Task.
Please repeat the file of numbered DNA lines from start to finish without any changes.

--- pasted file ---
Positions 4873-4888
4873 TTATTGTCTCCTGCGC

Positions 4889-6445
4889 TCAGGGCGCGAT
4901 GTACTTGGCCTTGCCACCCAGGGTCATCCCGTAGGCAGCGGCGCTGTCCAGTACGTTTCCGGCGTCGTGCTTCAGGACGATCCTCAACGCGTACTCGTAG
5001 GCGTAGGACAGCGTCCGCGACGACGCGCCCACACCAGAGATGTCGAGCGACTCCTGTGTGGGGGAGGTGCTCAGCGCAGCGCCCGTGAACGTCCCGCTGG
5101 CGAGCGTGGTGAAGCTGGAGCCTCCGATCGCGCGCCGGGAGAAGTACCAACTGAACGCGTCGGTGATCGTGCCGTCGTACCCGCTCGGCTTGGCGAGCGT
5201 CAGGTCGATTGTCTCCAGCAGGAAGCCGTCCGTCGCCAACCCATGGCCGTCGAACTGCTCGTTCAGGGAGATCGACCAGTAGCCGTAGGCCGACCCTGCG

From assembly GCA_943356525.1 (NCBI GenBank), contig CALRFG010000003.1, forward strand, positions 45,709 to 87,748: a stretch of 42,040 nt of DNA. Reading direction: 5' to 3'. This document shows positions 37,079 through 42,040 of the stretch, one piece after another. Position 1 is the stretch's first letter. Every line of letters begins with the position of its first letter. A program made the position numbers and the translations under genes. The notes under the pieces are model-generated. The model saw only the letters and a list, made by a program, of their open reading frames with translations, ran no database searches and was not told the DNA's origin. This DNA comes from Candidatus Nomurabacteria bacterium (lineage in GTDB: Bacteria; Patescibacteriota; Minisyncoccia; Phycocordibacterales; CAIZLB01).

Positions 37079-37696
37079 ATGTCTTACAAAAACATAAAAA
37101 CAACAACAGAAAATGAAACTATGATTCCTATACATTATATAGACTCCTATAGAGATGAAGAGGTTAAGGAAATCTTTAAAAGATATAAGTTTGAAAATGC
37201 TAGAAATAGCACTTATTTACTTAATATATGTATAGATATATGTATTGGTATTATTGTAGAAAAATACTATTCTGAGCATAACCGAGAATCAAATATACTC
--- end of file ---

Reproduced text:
Positions 4873-4888
4873 TTATTGTCTCCTGCGC

Positions 4889-6445
4889 TCAGGGCGCGAT
4901 GTACTTGGCCTTGCCACCCAGGGTCATCCCGTAGGCAGCGGCGCTGTCCAGTACGTTTCCGGCGTCGTGCTTCAGGACGATCCTCAACGCGTACTCGTAG
5001 GCGTAGGACAGCGTCCGCGACGACGCGCCCACACCAGAGATGTCGAGCGACTCCTGTGTGGGGGAGGTGCTCAGCGCAGCGCCCGTGAACGTCCCGCTGG
5101 CGAGCGTGGTGAAGCTGGAGCCTCCGATCGCGCGCCGGGAGAAGTACCAACTGAACGCGTCGGTGATCGTGCCGTCGTACCCGCTCGGCTTGGCGAGCGT
5201 CAGGTCGATTGTCTCCAGCAGGAAGCCGTCCGTCGCCAACCCATGGCCGTCGAACTGCTCGTTCAGGGAGATCGACCAGTAGCCGTAGGCCGACCCTGCG

From assembly GCA_943356525.1 (NCBI GenBank), contig CALRFG010000003.1, forward strand, positions 45,709 to 87,748: a stretch of 42,040 nt of DNA. Reading direction: 5' to 3'. This document shows positions 37,079 through 42,040 of the stretch, one piece after another. Position 1 is the stretch's first letter. Every line of letters begins with the position of its first letter. A program made the position numbers and the translations under genes. The notes under the pieces are model-generated. The model saw only the letters and a list, made by a program, of their open reading frames with translations, ran no database searches and was not told the DNA's origin. This DNA comes from Candidatus Nomurabacteria bacterium (lineage in GTDB: Bacteria; Patescibacteriota; Minisyncoccia; Phycocordibacterales; CAIZLB01).

Positions 37079-37696
37079 ATGTCTTACAAAAACATAAAAA
37101 CAACAACAGAAAATGAAACTATGATTCCTATACATTATATAGACTCCTATAGAGATGAAGAGGTTAAGGAAATCTTTAAAAGATATAAGTTTGAAAATGC
37201 TAGAAATAGCACTTATTTACTTAATATATGTATAGATATATGTATTGGTATTATTGTAGAAAAATACTATTCTGAGCATAACCGAGAATCAAATATACTC